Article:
4) Disposal issues: Proper disposal of the contaminated darts includes placing the probes into a puncture resistant, leak-proof container.[117]

5) OSHA requirements and the Bloodborne Pathogen Protocols should be followed when removing a Taser probe.[121] The removal process may also be addressed in an Exposure Control Plan in order to increase Taser probe removal safety.[121]


Police Officers, being part of a union, would have this OSHA training, regarding the use of a stun gun. This makes me question the article even more regarding the claim that the officer tried to remove the "darts" on scene, by herself, without handcuffing the suspect.



My guess is, in order to remove them, she'd have to have the blue gloves on to avoid possible blood contamination. Especially given he was a needle drug addict.

My sister had a neighbor who was hooked on methadone and he shot a guy he claimed was trying to steal his drugs with a shotgun. Blew a massive hole right in his foot. We found him hiding on my sister's back porch and began applying first aid while calling 911. I applied pressure, and because of an open sore on my hand, and the contact of his blood, I had to be tested for HIV and HEP C. My family told me I was "overreacting". My doctor told me I was being very smart, especially considering we don't know this guy's medical history.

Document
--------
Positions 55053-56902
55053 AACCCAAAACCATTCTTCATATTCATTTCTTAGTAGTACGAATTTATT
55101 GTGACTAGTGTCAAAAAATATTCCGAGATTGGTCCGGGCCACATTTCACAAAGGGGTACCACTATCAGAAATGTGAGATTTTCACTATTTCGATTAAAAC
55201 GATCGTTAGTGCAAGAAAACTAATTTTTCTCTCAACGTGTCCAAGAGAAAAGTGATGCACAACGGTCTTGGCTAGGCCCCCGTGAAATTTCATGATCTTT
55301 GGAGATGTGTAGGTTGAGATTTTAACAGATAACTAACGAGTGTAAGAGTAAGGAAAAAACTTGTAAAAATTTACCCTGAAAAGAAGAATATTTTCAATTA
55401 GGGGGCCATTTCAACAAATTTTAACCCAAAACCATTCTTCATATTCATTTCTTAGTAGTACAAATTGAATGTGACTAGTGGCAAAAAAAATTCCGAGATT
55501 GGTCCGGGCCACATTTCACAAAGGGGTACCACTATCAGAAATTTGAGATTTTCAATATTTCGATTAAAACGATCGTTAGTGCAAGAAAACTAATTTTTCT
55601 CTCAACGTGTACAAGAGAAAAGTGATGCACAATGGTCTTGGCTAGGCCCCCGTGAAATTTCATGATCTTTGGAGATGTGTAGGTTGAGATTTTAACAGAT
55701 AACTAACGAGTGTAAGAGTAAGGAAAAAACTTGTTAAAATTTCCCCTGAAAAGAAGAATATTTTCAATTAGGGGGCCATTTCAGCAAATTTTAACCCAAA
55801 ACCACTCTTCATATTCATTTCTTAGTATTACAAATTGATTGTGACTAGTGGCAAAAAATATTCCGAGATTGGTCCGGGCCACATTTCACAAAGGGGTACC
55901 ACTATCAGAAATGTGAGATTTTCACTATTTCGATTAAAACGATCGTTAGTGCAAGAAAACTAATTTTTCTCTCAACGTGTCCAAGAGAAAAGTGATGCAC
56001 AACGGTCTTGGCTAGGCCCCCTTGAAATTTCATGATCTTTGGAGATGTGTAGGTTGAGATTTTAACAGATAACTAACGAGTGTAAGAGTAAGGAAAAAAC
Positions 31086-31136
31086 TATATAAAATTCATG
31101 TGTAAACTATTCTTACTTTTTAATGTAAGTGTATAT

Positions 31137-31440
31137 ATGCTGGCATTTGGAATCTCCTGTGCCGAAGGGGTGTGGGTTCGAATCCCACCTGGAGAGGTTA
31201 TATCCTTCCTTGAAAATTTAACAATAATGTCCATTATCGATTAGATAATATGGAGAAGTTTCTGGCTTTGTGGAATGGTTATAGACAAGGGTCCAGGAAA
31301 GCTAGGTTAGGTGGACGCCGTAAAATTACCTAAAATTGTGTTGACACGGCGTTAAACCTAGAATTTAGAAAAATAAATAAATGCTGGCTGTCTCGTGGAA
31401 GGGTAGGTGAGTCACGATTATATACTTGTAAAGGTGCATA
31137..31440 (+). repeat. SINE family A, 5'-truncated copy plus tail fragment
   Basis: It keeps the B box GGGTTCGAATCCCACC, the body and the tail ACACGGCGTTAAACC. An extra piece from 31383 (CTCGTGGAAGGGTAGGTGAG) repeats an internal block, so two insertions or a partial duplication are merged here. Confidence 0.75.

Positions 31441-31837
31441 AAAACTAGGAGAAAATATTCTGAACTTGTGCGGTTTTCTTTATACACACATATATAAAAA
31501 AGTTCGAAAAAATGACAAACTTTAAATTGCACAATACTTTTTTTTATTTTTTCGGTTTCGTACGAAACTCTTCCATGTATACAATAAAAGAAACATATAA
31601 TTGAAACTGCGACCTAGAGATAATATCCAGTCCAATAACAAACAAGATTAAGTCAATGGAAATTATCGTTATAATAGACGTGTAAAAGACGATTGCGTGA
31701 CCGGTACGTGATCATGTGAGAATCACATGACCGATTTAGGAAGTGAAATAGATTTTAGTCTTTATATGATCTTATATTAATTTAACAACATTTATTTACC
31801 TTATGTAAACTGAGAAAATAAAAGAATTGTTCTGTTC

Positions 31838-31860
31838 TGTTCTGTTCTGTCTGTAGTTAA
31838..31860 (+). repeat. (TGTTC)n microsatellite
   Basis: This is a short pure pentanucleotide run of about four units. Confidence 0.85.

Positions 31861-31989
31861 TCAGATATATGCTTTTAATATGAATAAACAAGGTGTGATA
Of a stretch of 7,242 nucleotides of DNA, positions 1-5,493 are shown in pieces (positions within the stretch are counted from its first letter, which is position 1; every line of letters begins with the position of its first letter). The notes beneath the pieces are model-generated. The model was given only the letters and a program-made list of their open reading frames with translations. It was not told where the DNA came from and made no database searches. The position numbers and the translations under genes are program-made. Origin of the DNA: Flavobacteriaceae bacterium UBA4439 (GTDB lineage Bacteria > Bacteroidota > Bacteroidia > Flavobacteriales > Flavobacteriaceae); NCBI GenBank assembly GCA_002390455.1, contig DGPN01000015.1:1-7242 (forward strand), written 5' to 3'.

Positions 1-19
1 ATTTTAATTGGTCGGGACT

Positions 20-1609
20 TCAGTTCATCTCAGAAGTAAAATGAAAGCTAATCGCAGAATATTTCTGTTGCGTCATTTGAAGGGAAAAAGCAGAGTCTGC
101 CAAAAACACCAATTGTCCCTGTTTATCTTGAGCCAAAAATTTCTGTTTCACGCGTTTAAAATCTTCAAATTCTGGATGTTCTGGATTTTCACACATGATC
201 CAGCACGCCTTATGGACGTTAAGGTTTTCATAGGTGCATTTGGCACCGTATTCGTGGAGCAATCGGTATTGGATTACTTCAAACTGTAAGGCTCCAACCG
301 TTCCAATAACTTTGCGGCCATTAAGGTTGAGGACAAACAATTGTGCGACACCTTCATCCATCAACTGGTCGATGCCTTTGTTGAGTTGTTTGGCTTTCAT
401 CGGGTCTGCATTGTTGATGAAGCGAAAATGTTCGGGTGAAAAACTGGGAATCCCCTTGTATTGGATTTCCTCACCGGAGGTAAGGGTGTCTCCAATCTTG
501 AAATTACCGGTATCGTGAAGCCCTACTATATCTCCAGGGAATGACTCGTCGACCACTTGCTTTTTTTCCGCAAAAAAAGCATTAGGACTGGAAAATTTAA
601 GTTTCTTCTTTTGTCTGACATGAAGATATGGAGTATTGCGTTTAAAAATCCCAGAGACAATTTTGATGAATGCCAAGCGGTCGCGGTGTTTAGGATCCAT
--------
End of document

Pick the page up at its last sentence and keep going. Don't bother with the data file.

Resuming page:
I will admit, I'm surprised OSHA allows cops to be exposed to blood by allowing them to remove Tazer prongs this way and not EMTs who are more capable medically to deal with this.



posted on Mar, 25 2015 @ 09:37 PM
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I applied pressure, and because of an open sore on my hand, and the contact of his blood, I had to be tested for HIV and HEP C. My family told me I was "overreacting".
a reply to: Anyafaj

In every OSHA training I've had, blood borne pathogens are always covered in the curriculum. You were not overreacting, it's no joke.




I will admit, I'm surprised OSHA allows cops to be exposed to blood by allowing them to remove Tazer prongs this way and not EMTs who are more capable medically to deal with this.


Police officers are given PPE (personal protective equipment) to deal with these situations. They have latex gloves that are thicker than normal medical latex gloves, thus being more puncture resistant.

www.safecare-gloves.com...

The red flag that is just screaming at me is, "Why did she try to remove the darts with out first subduing (handcuffing) the suspect???

This story/article just stinks. Too many holes. I guess I will have to wait until they release the "TAZER" video to make my own observations of what truly happened.